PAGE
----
In January 1984, I took a seat on a school bus that would change my life. We were young, only teenagers when we met. In some ways, it was an unlikely fit. One part poet and one part engineer. One part song and one part soccer.
On January 4, 1992, we laid it all down, pledging love and even life to this mystery called marriage. Twenty years have passed and I look back on it all with the gifts of time and perspective. These twenty years have been full of days, days of living together and loving hard and being shaped together as one.
We have added new words to our shared vocabulary: qualifying exams, precipitous labor, hemiparesis (how we love you, Michael), family housing, nor’easter. We have learned some Latin as well, those five solas that have become so precious to us as we have rounded them out with our walk of faith.
In twenty years, we have had four addresses and half a dozen children. We have learned the rules of field hockey, the best methods of shoveling snow and how to make stuffed pizza. And by God’s grace, my heart still flutters when I hear the garage door open at the end of the day. I love it when he comes home.
Yet there have been days when the tasks of living have worn me thin. There have been nights when I have lain next to him and offered him a only tangled mass of emotion. He listens, he loves and he has learned not to offer his problem-solving prowess, but simply his arms of mercy.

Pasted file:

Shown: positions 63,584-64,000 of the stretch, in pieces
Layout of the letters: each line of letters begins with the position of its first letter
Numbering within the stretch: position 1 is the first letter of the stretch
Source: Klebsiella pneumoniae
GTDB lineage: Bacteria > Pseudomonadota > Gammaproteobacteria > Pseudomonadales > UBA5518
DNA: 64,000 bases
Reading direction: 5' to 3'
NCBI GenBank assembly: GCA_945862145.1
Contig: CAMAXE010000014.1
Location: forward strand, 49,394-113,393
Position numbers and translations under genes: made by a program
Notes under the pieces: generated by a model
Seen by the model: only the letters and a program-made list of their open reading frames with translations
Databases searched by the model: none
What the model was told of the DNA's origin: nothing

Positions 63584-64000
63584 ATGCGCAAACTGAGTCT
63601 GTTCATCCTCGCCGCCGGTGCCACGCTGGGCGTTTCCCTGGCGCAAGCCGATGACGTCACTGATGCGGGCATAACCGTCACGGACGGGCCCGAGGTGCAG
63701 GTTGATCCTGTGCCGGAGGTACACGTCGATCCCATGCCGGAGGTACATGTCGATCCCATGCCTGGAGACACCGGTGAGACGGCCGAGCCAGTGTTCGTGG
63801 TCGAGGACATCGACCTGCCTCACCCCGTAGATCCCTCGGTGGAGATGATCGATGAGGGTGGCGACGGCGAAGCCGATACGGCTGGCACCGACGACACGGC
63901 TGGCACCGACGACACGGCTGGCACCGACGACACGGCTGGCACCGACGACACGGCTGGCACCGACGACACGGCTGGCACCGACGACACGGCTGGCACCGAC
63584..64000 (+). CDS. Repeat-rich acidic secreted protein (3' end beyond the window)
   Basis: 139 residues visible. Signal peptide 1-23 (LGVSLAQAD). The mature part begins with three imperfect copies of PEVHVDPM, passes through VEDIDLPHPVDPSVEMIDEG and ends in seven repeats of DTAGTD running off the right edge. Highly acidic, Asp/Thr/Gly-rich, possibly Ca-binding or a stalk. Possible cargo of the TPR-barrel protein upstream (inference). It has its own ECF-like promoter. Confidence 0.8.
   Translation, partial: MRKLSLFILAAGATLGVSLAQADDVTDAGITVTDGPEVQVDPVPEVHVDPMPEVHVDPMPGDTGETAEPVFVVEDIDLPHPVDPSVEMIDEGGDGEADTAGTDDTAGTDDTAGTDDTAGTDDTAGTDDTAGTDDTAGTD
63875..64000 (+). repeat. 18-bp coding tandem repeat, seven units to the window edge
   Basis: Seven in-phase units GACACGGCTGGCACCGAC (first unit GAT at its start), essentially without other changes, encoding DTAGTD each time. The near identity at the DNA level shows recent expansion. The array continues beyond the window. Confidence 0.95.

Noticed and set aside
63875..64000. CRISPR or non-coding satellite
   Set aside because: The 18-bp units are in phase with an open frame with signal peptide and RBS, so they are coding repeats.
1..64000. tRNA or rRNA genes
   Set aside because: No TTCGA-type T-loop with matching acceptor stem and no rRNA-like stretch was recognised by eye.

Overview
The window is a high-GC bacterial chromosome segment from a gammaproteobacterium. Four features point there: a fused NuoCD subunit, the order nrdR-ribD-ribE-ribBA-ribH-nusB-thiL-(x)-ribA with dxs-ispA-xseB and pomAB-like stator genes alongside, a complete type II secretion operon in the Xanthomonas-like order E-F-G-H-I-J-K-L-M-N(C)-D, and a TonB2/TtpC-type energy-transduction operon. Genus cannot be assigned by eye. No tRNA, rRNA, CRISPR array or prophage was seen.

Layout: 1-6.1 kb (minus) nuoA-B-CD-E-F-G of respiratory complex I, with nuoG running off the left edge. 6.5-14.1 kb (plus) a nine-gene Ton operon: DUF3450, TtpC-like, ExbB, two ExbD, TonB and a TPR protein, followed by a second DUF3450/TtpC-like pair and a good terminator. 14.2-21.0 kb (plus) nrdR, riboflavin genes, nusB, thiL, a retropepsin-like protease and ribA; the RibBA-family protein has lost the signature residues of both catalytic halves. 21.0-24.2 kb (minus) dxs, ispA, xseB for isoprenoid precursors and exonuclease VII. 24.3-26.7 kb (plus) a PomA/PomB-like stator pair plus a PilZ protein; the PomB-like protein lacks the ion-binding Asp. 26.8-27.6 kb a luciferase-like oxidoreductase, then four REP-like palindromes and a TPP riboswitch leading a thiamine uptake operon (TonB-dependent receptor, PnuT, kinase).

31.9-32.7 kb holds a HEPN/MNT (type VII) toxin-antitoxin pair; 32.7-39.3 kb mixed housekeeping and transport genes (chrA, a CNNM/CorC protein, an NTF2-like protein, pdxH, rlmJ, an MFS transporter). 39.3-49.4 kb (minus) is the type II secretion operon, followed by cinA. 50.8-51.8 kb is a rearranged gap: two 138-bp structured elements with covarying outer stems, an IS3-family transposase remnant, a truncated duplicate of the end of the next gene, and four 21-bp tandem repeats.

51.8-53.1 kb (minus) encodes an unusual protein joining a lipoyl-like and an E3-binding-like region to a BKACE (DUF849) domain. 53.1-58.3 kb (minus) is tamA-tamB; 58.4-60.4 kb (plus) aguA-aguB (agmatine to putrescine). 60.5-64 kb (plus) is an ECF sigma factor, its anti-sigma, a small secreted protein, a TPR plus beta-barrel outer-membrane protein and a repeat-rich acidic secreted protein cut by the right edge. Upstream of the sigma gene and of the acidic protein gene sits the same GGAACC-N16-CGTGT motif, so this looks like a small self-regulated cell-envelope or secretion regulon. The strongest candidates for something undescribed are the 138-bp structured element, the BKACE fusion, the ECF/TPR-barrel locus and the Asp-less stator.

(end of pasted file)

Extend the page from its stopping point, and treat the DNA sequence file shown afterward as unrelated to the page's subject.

Twenty years ago, we didn’t know much. But we were in love and that was enough. Now “happily ever after” is marked by a choice to live daily and intentionally in the good of the gospel and to offer that “good” to each other.
I know that marriage is a temporal picture of a greater reality. I know that my forever Husband is waiting for me at the throne of grace, and I long for that day. I really do. But there is also a promise that love never ends and we are walking in that love. We are learning to be patient and kind. We have grown in the ways of protection, trust and hope. We have become more willing to lay aside our preferences for the good of the other. And in these small measures, we have tasted the sweetness of eternity.